KOALA SCIENCE IN BRIEF:
Strange, N., 2022. Investigating the role of the HtrA protease in chlamydial biology and the therapeutic potential of a HtrA inhibitor (Doctoral dissertation). https://opus.lib.uts.edu.au/handle/10453/161777
Lunney, D., Lemon, J., Crowther, M.S., Stalenberg, E., Ross, K. and Wheeler, R., 2012, July. An ecological approach to koala conservation in a mined landscape. In Life-of-Mine Conference (pp. 345-354).
Gunnedah, in north-western New South Wales (NSW), including the town, the surrounding Liverpool Plains and the Pilliga forests to the west, are currently the subject of intense mining interest for coal and coal seam gas. Achieving positive outcomes for koala conservation on mined landscapes will require a sound grasp of koala ecology; and local knowledge of koala movements, tree choice and associated threats to the continued survival of koalas, particularly roadkill from increased mining infrastructure. This requires a research-oriented approach to testing ideas applicable to the long-term survival of koala populations. Our recent koala research in NSW has shown that, in 2006, Gunnedah had the largest koala population west of the Great Dividing Range, and the only population in NSW that was expanding. That prompted us to instigate a detailed study in 2008 – 2011 to determine, inter alia, whether the koalas were using trees that were planted in the 1990s to cope with rising soil salinity. Our GPS-tracking has shown that regrowth trees as young as ten years old can attract koalas. In 2009, the demise of about a quarter of the local koala population from an intense heatwave gave us a foretaste of how habitat and climate change interrelate at the landscape scale. We are now examining the optimal combinations of tree choice, and patch size and shape, for habitat restoration. This will be relevant to local coal seam gas and coal mine proposals, and ongoing mitigation actions. The Senate enquiry of September 2011 on the koala and demonstrated the intense public interest in the survival of this iconic species. Its subsequent listing for Queensland and NSW under the Commonwealth Environmental Protection and Biodiversity Conservation Act 1999 further raises its profi le and obligations for management of koalas and their habitat. It will take considerable effort to manage the Liverpool Plains koala population for the next 50 years in the face of extensive land-use changes from mining, and the attendant threats from road kill, compounded by the new threat of climate change manifesting itself as an increased frequency of heatwaves and more severe droughts. This paper describes the research that underpins these conclusions, identifies some of the research approaches needed, argues for working strategically now, rather than try to patch up matters after the event, and presents a set of guides for environmental plantings.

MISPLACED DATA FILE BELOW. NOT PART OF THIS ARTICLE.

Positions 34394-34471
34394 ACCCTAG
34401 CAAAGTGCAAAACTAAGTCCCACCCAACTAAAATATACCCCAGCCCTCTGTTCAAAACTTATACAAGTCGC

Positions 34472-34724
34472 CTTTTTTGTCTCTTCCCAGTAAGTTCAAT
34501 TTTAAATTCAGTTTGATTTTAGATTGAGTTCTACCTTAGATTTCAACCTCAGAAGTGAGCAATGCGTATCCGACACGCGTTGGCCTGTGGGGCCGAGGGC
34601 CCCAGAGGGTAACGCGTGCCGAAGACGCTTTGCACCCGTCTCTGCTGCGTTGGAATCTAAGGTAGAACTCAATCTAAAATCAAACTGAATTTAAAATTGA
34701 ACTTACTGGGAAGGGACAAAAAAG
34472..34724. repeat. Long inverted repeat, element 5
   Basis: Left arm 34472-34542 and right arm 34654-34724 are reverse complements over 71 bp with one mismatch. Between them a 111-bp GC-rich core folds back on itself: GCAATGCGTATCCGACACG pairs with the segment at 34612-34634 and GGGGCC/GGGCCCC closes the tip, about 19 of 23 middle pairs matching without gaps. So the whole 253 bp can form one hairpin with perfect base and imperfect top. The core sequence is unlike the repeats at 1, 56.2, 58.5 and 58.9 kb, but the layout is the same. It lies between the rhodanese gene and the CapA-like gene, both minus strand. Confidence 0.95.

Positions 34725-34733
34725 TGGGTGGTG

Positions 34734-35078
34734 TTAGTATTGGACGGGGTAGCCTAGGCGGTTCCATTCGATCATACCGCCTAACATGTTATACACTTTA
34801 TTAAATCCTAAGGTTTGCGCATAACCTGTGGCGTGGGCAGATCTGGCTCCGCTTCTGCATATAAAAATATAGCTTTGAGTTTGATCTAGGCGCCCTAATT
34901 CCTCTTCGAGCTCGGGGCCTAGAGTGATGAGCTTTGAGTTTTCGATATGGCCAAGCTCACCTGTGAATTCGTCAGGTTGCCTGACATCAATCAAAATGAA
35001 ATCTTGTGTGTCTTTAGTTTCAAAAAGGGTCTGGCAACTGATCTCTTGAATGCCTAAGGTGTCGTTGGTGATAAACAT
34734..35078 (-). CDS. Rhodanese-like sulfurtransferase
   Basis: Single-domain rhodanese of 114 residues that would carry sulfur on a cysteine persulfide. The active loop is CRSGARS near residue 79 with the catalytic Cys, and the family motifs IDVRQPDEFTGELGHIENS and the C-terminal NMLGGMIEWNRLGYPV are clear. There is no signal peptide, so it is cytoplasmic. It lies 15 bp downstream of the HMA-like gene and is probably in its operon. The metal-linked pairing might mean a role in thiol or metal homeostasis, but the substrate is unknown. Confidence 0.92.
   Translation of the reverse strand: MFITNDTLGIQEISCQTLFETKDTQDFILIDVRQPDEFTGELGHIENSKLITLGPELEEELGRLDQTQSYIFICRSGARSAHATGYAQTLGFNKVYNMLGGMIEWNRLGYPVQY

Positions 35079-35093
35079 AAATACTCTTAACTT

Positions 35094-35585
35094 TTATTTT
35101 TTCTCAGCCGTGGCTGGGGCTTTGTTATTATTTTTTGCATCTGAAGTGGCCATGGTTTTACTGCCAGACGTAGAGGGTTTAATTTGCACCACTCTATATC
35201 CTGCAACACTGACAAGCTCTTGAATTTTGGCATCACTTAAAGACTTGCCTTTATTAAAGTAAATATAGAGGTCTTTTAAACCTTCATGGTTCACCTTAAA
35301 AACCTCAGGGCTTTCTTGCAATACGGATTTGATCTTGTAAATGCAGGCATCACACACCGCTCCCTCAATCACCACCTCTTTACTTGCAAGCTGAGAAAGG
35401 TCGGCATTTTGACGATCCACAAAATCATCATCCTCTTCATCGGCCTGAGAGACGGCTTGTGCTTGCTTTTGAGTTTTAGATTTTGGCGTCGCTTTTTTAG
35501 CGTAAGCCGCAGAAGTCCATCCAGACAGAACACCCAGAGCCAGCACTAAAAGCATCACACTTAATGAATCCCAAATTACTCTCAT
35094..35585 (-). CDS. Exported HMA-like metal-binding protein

re: flooding effect on koalas p. 349:
“Over the course of the project, the region also experienced a major flood. The impact of floods on koalas is yet to be determined, and no previous studies have been conducted on the impact of floods on koalas from which to draw comparison. However, it is unlikely that the floods would have benefitted the koalas. On the contrary, the floods almost certainly restricted movements, limited feeding opportunities, and may have weakened the koalas thereby rendering them more vulnerable to disease and predation.”
Previous Koala News & Science here: http://www.wildkoaladay.com.au/koala-news-science/koala-news-science-august-2022/
Written by Janine Duffy President, Koala Clancy Foundation.
with support from Cheryl Egan, Organiser, Wild Koala Day.
Please send your positive, important news & publications to firstname.lastname@example.org before 29th of each month for possible inclusion.